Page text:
“Actually,” I said. “He is doing his work. We were just talking about the letter k and thinking about all the different words that have a k in them.”

“Nuh,” she said. “He just wants you to think that. He’s wasting time. He always does this.” She glared at her son and shouted at him to do his work, then went back to her phone and said “sorry Bec, we’ve got a bit of a situation here.”

She marched over, grabbed the piece of paper, took no notice of how the capital Rs slowly started to look more like ks as the line went on and declared “This is yuck work.” Then she grabbed a rubber, erased all of his work, accidentally tearing the page with her furious rubbing and said “Do it again. Concentrate. And don’t you dare talk to Caz.”

The five year old hung his head and started to cry and Simone was back on the phone apologising to Bec for interrupting the phone call. She disappeared into her bedroom talking away on her phone and closed the door at which point the three children and I breathed a sigh of relief.

She emerged almost an hour later to find us playing in the garden and immediately started to question the five year old about his letter ks with the same sort of intensity you’d expect to find in a murder enquiry. She inspected his work, decreed it to be much better and then told him to apologise to Aunty Caz for wasting her time.

“He wasn’t wasting my time,” I said as the five year old mumbled an unnecessary “sorry Aunty Caz” at me. “And he doesn’t need to apologise. We’ve had a great day and it was me talking to him about his work, not the other way around. I was just trying to make it a bit more fun.”

“It’s not supposed to be fun,” Simone replied. “When you have kids, you’ll understand.”

Oh. That old chestnut.

It was dry chicken nuggets for tea again, this time with peas, sweetcorn and overcooked pasta. Throughout dinner there was excited anticipation – from me at least – about the jelly we had made earlier. Simone took three jellies out of the fridge and banged one down in front of each child, paying no attention to the fact that the children might want to choose which colour to have, or that I might want one too.

“Oh but….” said the five year old.

“Don’t you dare argue with me,” shouted Simone. “You have the one you’re given.”

“No,” I said. “He’s made a special one. He mixed all the different colours together to see what happens.”

“It was a science experiment,” added the five year old quietly.

“Oh. Well I didn’t know that,” said Simone and allowed the five year old to go and get his experiment jelly and a blue jelly for me.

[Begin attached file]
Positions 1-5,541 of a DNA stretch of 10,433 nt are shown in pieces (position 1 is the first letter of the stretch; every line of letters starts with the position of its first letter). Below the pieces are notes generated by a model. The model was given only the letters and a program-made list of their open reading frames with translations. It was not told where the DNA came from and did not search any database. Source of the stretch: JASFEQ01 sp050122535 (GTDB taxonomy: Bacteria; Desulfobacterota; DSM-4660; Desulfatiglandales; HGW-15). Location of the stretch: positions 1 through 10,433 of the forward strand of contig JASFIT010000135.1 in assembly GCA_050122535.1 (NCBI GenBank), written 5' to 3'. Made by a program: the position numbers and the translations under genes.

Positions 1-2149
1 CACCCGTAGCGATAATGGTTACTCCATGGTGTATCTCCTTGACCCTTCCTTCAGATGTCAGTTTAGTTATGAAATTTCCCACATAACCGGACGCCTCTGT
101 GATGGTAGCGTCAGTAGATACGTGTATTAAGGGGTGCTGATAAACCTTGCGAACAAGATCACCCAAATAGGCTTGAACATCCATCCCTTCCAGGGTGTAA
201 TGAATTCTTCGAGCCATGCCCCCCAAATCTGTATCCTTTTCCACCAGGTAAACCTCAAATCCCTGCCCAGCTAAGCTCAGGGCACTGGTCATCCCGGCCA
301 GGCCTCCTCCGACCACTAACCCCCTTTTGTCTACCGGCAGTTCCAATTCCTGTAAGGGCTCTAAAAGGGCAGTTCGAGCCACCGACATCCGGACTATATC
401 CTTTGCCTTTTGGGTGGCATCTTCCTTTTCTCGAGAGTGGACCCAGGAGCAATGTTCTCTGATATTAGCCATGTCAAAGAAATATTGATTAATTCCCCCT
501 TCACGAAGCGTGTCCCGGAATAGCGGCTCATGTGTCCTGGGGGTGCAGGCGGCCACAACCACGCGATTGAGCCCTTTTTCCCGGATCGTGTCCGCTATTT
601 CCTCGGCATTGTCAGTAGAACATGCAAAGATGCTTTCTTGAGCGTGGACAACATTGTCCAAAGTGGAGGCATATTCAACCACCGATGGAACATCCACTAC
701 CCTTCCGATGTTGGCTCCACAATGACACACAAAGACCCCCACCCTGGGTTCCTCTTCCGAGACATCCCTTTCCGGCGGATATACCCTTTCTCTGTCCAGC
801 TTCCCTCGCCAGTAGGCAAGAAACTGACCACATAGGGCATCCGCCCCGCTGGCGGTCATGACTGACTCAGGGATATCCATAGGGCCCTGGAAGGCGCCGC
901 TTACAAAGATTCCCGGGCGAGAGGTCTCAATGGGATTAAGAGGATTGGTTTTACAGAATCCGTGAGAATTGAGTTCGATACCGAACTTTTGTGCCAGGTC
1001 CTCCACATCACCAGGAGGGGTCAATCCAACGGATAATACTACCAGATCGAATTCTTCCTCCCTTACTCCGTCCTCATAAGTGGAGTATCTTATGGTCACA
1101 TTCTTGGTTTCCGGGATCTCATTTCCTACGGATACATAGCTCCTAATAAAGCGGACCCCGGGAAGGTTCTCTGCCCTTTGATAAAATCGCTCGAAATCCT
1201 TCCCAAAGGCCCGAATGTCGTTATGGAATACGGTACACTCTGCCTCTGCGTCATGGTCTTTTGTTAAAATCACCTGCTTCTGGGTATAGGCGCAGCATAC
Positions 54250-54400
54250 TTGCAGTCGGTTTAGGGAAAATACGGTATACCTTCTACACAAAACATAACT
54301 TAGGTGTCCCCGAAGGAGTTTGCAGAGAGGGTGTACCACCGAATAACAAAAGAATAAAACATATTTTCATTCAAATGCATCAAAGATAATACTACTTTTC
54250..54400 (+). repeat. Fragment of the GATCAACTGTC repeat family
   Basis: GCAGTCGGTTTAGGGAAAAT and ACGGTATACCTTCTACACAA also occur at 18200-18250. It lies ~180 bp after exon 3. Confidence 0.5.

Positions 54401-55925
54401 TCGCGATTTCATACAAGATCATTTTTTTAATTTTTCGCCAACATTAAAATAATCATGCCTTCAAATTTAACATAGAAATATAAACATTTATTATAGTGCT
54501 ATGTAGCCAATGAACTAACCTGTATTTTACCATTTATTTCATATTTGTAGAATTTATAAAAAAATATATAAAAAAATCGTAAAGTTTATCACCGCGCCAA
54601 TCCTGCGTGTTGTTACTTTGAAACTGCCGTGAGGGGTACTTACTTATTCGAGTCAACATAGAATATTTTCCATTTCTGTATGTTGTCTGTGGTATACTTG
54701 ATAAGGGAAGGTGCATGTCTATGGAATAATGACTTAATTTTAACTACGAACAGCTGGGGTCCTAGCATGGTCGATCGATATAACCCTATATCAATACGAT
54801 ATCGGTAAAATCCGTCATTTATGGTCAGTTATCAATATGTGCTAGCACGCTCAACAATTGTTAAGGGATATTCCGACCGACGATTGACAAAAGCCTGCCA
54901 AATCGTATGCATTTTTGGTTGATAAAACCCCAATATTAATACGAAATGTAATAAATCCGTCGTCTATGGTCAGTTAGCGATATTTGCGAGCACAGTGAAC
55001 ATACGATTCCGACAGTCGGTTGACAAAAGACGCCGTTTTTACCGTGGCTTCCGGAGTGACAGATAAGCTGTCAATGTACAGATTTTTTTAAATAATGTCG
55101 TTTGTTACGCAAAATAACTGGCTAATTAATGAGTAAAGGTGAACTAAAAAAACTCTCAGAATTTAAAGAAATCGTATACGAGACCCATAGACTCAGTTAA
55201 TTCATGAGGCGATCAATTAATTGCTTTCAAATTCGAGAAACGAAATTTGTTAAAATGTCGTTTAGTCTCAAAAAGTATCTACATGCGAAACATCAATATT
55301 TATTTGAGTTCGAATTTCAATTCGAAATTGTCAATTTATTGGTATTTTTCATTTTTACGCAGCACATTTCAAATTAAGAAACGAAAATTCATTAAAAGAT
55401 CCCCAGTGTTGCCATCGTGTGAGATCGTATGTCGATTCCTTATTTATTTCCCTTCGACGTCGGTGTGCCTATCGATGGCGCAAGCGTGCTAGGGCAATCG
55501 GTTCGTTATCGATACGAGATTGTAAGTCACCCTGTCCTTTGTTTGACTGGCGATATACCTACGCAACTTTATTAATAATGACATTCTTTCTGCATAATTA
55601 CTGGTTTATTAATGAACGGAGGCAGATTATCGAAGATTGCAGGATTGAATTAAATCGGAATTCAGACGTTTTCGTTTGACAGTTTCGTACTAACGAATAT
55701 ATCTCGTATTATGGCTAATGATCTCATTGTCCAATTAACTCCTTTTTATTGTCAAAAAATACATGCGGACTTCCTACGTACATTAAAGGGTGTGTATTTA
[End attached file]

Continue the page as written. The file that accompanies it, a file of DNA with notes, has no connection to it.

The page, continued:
Before we even finished the jelly Simone had to quickly phone Kat, so she threw a copy of Rapunzel at the three year old and informed her that Aunty Caz would read it to her.

So after the jelly we settled down on the couch, the three children and me, and I started to read the story. We had nearly got to the end when Simone ended her phone call and announced that everyone had to get up and go to bed immediately.

“We haven’t finished the story,” protested the children and I.

“It’s bedtime,” Simone replied.

“There’s literally one page to go,” I argued.

“Nuh. They’re going to bed.”

And so they did. Simone shouted her way through the bedtime routine and we definitely could have finished Rapunzel without it adding to the length of time that bedtime ended up taking.

Simone and her phone were more stressed than usual because today she had been offered two new jobs. She could either choose to spend five days a week doing a highly stressful job that involved supporting children who had been removed from abusive parents (yes, I saw the irony there too) or she could spend three days a week devising educational apps for a start-up company, working from home for much of the time.

“Seeing as you have three children under five and already seem quite busy (I thought “busy” sounded better than “stressed”) it doesn’t sound like taking on a full time job is the right thing for you to be doing right now,” I offered. “And the full time job sounds like it could be quite emotional and stressful. If you took the part time job you’d have a lot more time and energy to spend with the kids, and you’d be at home a lot more too.”

Dean – the husband – glared at me from over the top of his laptop screen. “Simone is a career woman,” he said crossly. “She needs to think about her five year plan.”

“She’s also a Mum,” I replied and was given one of those deathly stares that suggested I should shut up now or catch the next plane back to England.

“I’m going to phone Nay,” announced Simone. “She’ll know what to do.”

Despite having a name that sounds like the noise a horse makes, Nay was full of good advice, or at least I thought so because it was identical to everything I had said.

“You’ve got three small children,” said Nay. “I feel like it’s not the right time for you to be going full time, plus that job sounds like it could be quite stressful. You should take the part time job.”

“Do you know what? You’re absolutely right,” said Simone. “Thank you. You’re the first person who’s actually said anything sensible that makes any sense. That’s totally put it into perspective for me. Nobody else understands like you do. You’re the best.”